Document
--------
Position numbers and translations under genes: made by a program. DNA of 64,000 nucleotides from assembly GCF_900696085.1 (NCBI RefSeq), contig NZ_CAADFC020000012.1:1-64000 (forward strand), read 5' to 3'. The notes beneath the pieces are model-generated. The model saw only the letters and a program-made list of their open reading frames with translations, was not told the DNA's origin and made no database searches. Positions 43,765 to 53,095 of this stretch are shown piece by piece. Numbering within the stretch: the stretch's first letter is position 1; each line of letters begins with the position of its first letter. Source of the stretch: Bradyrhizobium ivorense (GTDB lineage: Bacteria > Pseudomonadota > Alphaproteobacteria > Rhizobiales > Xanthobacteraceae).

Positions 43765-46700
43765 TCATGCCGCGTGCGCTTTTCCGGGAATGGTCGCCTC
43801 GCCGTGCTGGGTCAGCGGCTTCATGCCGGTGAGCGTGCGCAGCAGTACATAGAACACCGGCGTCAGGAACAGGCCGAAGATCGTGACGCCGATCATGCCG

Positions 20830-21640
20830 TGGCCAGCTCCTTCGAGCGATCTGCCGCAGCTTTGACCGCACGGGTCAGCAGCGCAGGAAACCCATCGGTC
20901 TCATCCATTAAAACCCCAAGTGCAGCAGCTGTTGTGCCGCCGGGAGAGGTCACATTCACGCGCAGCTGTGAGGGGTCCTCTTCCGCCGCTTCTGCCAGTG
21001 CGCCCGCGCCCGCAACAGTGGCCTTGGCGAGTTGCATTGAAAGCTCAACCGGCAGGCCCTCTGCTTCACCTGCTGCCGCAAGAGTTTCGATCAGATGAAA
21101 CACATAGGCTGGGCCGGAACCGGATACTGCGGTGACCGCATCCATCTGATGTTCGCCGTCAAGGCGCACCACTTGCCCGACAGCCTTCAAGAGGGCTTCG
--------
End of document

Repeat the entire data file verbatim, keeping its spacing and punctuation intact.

Position numbers and translations under genes: made by a program. DNA of 64,000 nucleotides from assembly GCF_900696085.1 (NCBI RefSeq), contig NZ_CAADFC020000012.1:1-64000 (forward strand), read 5' to 3'. The notes beneath the pieces are model-generated. The model saw only the letters and a program-made list of their open reading frames with translations, was not told the DNA's origin and made no database searches. Positions 43,765 to 53,095 of this stretch are shown piece by piece. Numbering within the stretch: the stretch's first letter is position 1; each line of letters begins with the position of its first letter. Source of the stretch: Bradyrhizobium ivorense (GTDB lineage: Bacteria > Pseudomonadota > Alphaproteobacteria > Rhizobiales > Xanthobacteraceae).

Positions 43765-46700
43765 TCATGCCGCGTGCGCTTTTCCGGGAATGGTCGCCTC
43801 GCCGTGCTGGGTCAGCGGCTTCATGCCGGTGAGCGTGCGCAGCAGTACATAGAACACCGGCGTCAGGAACAGGCCGAAGATCGTGACGCCGATCATGCCG

Positions 20830-21640
20830 TGGCCAGCTCCTTCGAGCGATCTGCCGCAGCTTTGACCGCACGGGTCAGCAGCGCAGGAAACCCATCGGTC
20901 TCATCCATTAAAACCCCAAGTGCAGCAGCTGTTGTGCCGCCGGGAGAGGTCACATTCACGCGCAGCTGTGAGGGGTCCTCTTCCGCCGCTTCTGCCAGTG
21001 CGCCCGCGCCCGCAACAGTGGCCTTGGCGAGTTGCATTGAAAGCTCAACCGGCAGGCCCTCTGCTTCACCTGCTGCCGCAAGAGTTTCGATCAGATGAAA
21101 CACATAGGCTGGGCCGGAACCGGATACTGCGGTGACCGCATCCATCTGATGTTCGCCGTCAAGGCGCACCACTTGCCCGACAGCCTTCAAGAGGGCTTCG